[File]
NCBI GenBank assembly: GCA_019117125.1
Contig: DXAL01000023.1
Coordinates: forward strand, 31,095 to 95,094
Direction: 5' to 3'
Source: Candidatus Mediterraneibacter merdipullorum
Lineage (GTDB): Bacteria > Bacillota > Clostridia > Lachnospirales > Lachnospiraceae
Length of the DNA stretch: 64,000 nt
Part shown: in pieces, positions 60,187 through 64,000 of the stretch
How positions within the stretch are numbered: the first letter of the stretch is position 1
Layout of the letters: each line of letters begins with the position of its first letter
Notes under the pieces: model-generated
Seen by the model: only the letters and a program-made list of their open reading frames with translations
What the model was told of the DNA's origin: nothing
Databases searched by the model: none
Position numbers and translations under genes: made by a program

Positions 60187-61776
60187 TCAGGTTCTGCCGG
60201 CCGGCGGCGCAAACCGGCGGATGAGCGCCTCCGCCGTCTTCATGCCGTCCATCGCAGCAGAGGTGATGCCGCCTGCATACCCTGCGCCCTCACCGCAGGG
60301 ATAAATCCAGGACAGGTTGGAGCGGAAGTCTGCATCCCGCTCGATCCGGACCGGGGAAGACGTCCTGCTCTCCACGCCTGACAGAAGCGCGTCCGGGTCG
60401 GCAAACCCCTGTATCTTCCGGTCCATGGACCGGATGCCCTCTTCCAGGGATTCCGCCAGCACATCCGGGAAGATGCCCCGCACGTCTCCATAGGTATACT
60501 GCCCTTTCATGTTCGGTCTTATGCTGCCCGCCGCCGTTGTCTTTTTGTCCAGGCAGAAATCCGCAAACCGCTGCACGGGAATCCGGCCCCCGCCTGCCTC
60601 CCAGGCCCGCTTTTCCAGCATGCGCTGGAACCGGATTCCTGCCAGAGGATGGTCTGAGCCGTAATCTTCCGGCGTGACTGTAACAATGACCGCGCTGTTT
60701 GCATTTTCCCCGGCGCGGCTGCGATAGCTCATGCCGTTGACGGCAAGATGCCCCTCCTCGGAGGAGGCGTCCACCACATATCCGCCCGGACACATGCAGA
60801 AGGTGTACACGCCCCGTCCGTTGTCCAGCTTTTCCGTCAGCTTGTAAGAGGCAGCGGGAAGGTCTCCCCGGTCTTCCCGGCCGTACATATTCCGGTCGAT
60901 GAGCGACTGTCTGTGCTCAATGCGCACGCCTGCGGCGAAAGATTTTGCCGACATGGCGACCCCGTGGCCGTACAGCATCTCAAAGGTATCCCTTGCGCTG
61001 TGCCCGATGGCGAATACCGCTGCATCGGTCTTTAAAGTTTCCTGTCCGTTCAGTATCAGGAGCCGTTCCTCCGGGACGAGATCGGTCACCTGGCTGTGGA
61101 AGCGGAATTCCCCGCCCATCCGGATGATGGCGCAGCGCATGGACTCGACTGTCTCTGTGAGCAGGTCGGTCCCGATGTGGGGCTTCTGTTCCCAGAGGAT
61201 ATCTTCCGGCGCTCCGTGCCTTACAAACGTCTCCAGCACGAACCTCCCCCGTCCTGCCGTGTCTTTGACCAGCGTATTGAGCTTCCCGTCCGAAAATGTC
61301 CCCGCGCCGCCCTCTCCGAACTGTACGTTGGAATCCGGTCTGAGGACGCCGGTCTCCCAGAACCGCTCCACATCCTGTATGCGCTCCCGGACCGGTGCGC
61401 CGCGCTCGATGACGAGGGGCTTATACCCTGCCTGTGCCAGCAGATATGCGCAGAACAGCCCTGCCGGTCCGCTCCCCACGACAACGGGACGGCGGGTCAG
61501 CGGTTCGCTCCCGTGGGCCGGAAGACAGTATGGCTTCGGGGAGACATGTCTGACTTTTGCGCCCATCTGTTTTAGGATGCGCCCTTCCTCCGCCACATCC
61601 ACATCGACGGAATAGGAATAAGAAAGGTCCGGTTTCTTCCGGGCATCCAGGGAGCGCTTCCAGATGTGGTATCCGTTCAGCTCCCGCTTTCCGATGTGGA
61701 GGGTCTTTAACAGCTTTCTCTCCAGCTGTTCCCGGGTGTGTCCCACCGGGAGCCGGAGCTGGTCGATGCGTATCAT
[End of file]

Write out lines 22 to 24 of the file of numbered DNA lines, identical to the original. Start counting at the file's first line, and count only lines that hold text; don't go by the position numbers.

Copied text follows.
60601 CCAGGCCCGCTTTTCCAGCATGCGCTGGAACCGGATTCCTGCCAGAGGATGGTCTGAGCCGTAATCTTCCGGCGTGACTGTAACAATGACCGCGCTGTTT
60701 GCATTTTCCCCGGCGCGGCTGCGATAGCTCATGCCGTTGACGGCAAGATGCCCCTCCTCGGAGGAGGCGTCCACCACATATCCGCCCGGACACATGCAGA
60801 AGGTGTACACGCCCCGTCCGTTGTCCAGCTTTTCCGTCAGCTTGTAAGAGGCAGCGGGAAGGTCTCCCCGGTCTTCCCGGCCGTACATATTCCGGTCGAT